How to Stop Dandruff

Dandruff is a very common problem, characterized by itching and peeling of the skin in the region of the scalp. Although dandruff is neither contagious nor severe, its presence can be embarrassing and sometimes difficult to treat. Although poorly seen, dandruff is not necessarily a sign of lack of personal hygiene.


What is dandruff?

Dandruff is a mild form of seborrheic dermatitis, which affects the scalp. The skin of the scalp is in constant renewal process, always producing new cells and desquamation of dead tissue. As the more superficial layer of the skin renews, the older cells are pushed out, where they eventually die and flake.

This process occurs daily and goes unnoticed in most people. However, in patients with dandruff, this process of skin renewal is accelerated, causing large amounts of dead skin to peel off, forming plaques of dead tissue along the scalp. This dead skin tends to flake, forming the typical white flakes of dandruff, easily visible due to its contrast with the color of the hair.

Dandruff usually occurs in adolescence and tends to be a chronic and recurrent problem, with periods of improvement that alternate with moments of exacerbation.

Causes of dandruff

Dandruff has a genetic component, as it usually affects more than one member in the same family. We do not know exactly the cause of dandruff or why some people are more likely to have it. However, several risk factors have already been identified, including:
  • Presence of seborrheic dermatitis in other areas of the body
  • Increased oiliness of the scalp
  • Dryness of the scalp
  • Live in places where there are many cold and dry or hot and humid days
  • Poor hygiene of the scalp
  • Excessive use of shampoo
  • Frequent use of gel or mousse in the hair
  • Emotional stress
  • Allergy to some shampoos or cosmetics used in hair
  • Psoriasis
  • Eczemas in other parts of the body

Patients with some diseases have a higher incidence of dandruff than usual. More than 80% of patients with HIV have dandruff and/or seborrheic dermatitis, whereas in the healthy population this rate is only 30%. In addition to HIV, other conditions that compromise the immune system, such as chemotherapy or the use of immunosuppressive drugs, also favor the onset of dandruff.

Another condition in which dandruff is also very common is in Parkinson's disease.

The presence of a fungus called Malassezia seems to increase the risk of dandruff, but this is not yet fully proven.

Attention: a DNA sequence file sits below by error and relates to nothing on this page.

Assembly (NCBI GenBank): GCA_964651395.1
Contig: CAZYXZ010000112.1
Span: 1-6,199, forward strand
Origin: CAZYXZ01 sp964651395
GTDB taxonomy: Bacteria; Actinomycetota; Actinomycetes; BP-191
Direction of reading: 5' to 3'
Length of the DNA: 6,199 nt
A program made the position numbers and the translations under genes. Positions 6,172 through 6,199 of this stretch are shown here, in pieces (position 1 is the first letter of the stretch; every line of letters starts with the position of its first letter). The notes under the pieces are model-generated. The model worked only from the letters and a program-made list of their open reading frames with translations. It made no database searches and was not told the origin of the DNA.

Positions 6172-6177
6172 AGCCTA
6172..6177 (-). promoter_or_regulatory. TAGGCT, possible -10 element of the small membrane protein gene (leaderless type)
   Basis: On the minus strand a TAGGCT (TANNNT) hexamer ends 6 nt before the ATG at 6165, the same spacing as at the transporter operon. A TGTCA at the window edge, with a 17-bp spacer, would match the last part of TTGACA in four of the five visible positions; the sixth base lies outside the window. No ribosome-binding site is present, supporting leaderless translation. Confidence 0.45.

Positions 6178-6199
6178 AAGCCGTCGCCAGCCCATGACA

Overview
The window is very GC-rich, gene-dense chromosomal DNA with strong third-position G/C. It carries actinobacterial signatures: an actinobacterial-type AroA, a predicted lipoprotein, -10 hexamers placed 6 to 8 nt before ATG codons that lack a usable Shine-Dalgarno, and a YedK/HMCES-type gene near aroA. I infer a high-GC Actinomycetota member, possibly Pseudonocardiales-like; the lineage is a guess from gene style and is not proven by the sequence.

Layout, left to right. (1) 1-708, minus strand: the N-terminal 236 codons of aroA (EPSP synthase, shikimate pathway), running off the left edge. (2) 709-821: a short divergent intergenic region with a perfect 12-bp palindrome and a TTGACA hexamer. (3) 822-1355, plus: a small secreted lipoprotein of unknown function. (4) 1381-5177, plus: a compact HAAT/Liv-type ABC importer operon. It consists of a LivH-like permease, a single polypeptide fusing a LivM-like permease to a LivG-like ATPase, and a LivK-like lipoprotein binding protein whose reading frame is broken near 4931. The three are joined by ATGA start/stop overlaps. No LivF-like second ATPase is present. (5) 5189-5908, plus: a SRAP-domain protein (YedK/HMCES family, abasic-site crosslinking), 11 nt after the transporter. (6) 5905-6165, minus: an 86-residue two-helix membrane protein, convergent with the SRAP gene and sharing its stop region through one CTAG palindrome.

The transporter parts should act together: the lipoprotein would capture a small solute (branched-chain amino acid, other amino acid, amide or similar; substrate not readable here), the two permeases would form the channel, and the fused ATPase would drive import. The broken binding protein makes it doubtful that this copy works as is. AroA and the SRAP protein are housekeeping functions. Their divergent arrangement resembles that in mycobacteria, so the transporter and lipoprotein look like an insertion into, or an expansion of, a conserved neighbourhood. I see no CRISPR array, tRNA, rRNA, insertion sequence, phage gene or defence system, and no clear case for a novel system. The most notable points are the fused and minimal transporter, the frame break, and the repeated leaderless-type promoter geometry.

Dandruff is characterized by the appearance of small thin flakes of dead skin, which appear as white dots distributed by hair. When examining the scalp it is possible to find dead skin plaques adhered. In more severe cases, the desquamation can be so much, that the dandruff falls of the hair, accumulating in the shoulders and the patient's shirt.

There are usually no signs of inflammation around these plaques, but as many patients with dandruff feel itchy scalp, the act of scratching the head often can cause irritation and wounds at various points.

How to get rid dandruff?

Dandruff is not a condition that has a cure itself. There are several effective treatments for dandruff, but it is very common for the patient to have new episodes over the years.

In the simplest cases, just wash your hair daily with any ordinary shampoo. In cases of recurring dandruff, there are several anti-dandruff shampoos on the market that are effective. Generally shampoos for dandruff contain one of the following substances:
  • Zinc pyrithione
  • Tar
  • Selenium sulfate
  • Salicylic acid

Usually, there is no anti-dandruff shampoo that can be considered more effective. Each individual is best suited to a brand. So if your dandruff does not improve after a week of treatment, look for a brand with a different anti-dandruff substance until you find the one that works best for you.

If your capsa is more severe, especially if there is seborrheic dermatitis associated with inflammation of the scalp, shampoos with antifungals are usually indicated. Look for shampoos that contain ciclopirox or ketoconazole. If there is no improvement, the patient should seek the help of a dermatologist.

Myths and truths about dandruff

  • Shaving the hair does not help at all in the treatment because the problem lies in the skin of the scalp and not in the size or amount of hair.
  • Dandruff when left untreated can lead to hair loss, especially in the most severe cases, when there is inflammation of the scalp.
  • Periods of greater stress or fatigue may increase the occurrence of dandruff.
  • Dandruff is not contagious and is not transmitted through combs or hairbrushes.
  • Dandruff may occur if the patient does not wash their hair often, but it does not necessarily have to do with poor hygiene. In fact, people who wash their hair excessively or do so with soap instead of shampoos may also have dandruff.
  • Dandruff is more common in men than in women.

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